News

Athleisure market gets active

The Straits Times by MELISSA HENG

The athleisure trend is not going away any time soon and fashion entrepreneurs in Singapore are hopping on the bandwagon with their own labels and collections.

The Straits Times found at least four home-grown brands focused on sportswear that have launched in the last two years. They are Yumi Active, known for its Asian-inspired prints; Project Sora, which sells sports bras with interchangeable straps; and Kydra and Outfyt, which aim to design clothes that can be worn in and out of the gym.

The brand founders say they aim to fill gaps they spotted in the market and have designed functional yet stylish sportswear suited for the local weather and lifestyle.

Outfyt founder Stephanie Colhag Yeo, 27, created the label in April last year because she wanted clothes that did not look like they could be worn only for exercise.

"I had a drawerful of activewear that I could wear only when I work out. I felt it was a huge waste and an over-consumption of clothes in general. I didn't want my activewear to be used only in the gym."

She was helping out at her father's restaurant before starting her business, which she says carries pieces that "can effortlessly transition from the gym to everyday life".

For example, the label has a fully lined and padded halter-cut sports bra with a cross-strap back that she says can be matched with high-waisted pants for a night out. Outfyt's sports bras cost $40 to $50, while leggings are $65.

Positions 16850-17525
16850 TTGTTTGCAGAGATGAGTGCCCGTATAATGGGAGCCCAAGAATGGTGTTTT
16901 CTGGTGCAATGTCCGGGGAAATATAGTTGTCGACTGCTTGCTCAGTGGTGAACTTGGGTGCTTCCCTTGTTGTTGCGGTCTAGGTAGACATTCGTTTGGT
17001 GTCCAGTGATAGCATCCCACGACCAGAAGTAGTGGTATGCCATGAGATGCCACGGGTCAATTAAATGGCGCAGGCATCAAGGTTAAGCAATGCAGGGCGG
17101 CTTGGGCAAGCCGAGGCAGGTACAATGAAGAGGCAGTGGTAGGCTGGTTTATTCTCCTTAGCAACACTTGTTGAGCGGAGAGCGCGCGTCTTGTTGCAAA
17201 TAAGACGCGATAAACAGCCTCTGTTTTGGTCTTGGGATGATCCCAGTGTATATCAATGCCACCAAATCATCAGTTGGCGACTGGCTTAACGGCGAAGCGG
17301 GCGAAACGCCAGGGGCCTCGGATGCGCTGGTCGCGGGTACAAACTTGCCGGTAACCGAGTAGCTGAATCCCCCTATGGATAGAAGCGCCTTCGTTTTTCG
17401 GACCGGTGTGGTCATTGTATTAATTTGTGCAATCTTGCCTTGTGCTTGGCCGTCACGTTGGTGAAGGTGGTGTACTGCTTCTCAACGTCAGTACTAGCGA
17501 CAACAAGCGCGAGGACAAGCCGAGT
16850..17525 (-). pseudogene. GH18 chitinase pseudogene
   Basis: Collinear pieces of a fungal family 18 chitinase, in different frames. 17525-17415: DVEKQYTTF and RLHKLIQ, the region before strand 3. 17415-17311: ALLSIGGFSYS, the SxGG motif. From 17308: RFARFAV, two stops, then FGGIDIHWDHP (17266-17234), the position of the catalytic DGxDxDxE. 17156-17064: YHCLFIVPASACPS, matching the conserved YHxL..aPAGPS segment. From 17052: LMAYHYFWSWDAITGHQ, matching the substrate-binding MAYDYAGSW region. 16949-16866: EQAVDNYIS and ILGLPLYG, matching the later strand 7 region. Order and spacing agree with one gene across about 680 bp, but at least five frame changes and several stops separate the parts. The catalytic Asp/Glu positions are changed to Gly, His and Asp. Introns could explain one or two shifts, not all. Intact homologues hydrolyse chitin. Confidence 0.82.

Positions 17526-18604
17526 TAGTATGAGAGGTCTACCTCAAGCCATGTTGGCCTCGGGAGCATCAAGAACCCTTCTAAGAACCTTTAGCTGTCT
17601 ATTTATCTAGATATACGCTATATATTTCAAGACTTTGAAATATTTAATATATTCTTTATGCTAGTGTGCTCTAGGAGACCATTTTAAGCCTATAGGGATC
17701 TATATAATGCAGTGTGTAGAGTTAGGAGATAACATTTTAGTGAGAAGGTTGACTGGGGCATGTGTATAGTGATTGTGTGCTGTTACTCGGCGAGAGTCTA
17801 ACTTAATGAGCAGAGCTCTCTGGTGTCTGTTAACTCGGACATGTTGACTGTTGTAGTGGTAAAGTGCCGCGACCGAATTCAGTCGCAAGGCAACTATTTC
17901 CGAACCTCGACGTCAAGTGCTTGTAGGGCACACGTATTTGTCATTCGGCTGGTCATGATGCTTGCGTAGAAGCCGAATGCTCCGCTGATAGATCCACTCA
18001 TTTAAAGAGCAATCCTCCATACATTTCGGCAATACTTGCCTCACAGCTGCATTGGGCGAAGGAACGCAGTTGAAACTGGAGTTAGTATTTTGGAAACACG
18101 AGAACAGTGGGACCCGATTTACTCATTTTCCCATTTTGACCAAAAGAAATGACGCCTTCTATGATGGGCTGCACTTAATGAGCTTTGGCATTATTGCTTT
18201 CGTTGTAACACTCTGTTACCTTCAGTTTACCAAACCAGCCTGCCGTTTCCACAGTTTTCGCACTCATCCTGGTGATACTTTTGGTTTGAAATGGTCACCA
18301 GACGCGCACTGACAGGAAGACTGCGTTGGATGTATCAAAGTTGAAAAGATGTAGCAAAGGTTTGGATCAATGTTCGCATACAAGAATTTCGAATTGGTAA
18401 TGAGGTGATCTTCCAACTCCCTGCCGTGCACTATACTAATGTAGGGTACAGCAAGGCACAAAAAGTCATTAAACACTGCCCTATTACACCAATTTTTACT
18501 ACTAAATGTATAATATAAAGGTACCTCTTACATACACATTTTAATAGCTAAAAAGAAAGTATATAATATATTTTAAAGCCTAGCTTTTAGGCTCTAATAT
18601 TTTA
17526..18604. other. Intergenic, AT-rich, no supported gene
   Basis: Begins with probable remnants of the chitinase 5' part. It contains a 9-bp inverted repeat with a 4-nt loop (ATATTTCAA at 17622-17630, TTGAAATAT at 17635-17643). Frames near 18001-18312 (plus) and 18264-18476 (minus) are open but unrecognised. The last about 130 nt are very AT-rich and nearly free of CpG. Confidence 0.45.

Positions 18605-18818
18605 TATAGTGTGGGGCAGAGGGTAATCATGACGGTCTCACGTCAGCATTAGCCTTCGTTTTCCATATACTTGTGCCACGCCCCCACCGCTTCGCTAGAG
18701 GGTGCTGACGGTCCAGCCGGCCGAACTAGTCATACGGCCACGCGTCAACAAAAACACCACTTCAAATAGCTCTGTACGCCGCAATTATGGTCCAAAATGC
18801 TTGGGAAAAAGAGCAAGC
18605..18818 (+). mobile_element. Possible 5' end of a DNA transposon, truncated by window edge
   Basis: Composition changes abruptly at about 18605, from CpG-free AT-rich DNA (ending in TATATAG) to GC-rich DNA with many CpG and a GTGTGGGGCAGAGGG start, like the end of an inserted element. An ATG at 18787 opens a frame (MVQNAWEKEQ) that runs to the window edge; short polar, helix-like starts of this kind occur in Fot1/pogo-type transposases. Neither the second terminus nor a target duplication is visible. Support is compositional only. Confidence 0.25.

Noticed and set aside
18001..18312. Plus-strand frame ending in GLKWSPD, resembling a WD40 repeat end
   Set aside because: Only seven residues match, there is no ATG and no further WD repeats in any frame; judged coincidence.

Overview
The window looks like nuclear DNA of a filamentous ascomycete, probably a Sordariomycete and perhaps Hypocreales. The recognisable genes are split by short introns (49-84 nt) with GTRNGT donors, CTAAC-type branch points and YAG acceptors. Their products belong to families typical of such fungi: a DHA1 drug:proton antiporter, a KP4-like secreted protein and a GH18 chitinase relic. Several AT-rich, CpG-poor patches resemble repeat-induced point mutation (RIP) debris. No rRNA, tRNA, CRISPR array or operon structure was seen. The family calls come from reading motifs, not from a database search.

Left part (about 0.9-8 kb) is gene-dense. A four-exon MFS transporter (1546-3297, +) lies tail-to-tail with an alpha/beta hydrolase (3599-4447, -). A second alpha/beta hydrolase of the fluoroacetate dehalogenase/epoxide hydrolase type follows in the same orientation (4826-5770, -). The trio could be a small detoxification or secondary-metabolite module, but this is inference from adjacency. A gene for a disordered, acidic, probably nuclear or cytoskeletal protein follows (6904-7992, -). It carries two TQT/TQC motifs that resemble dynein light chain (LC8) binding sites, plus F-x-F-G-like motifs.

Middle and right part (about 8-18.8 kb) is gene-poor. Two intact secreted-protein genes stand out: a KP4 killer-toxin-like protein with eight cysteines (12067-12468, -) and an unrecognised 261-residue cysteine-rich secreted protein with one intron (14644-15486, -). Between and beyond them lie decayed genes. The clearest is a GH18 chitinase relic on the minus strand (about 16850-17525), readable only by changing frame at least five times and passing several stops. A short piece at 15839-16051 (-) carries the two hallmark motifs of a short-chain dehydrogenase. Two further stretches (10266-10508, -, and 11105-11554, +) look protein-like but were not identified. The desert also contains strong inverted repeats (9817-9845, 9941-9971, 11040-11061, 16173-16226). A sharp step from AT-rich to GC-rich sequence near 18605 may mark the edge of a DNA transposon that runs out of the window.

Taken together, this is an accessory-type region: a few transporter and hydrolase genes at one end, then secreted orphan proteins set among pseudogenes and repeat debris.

The brand's pieces, produced in China, are made from a polyester-spandex blend fabric. This ensures they hold their shape well and are wrinkle-resistant, lightweight and breathable.

The self-funded label launched with an initial start-up cost of less than $50,000. It started online and now has a 500 sq ft store in Haji Lane that opened in October. Since the store opened, turnover has doubled, says Ms Colhag Yeo, who declines to give specific figures.

Unisex label Kydra, which was founded in July last year by friends Jimmy Poh, 27, and Wong Dingyao, 27, has less flashy options with a casual, laid-back vibe. It carries basic sports bras and anti-wrinkle T-shirts in solid, neutral shades.

The business started with a pair of shorts, say its founders. They came up with the idea for the shorts in 2015, when the then university students realised they could not find shorts in the market that had actual working pockets.

Mr Poh recalls: "I'd be wearing regular sports shorts and have my phone in my pocket. I'd do some squats in the gym and my phone would fall out. Dingyao even lost his house keys once because they fell out of his pants pocket while he was exercising."

He says they went through seven prototypes and it took about a year to get the design right. They travelled to textile conventions in London and factories in Guangzhou to search for fabrics that had breathability, toughness and moisture-wicking capabilities.

Through a crowdfunding campaign on Indiegogo, the pair raised more than $10,000 to fund the first production of 500 pairs of shorts. They launched the product online in December 2016 and sold out in about five months.

After they graduated from the University of Reading in England last year, they went into the business full-time and launched Kydra.

This month, the brand, which retails online and at a few boutique gyms, added tank tops and joggers for women to its catalogue. Men's T-shirts cost $32 to $38, shorts are $68 and sports bras are $46.

Sales have grown by about seven times in the first year. The founders decline to give specific figures.

Ms Stephanie Ong, 29, founder of women's label Project Sora, says she started the brand in November last year because she wanted versatile sportswear.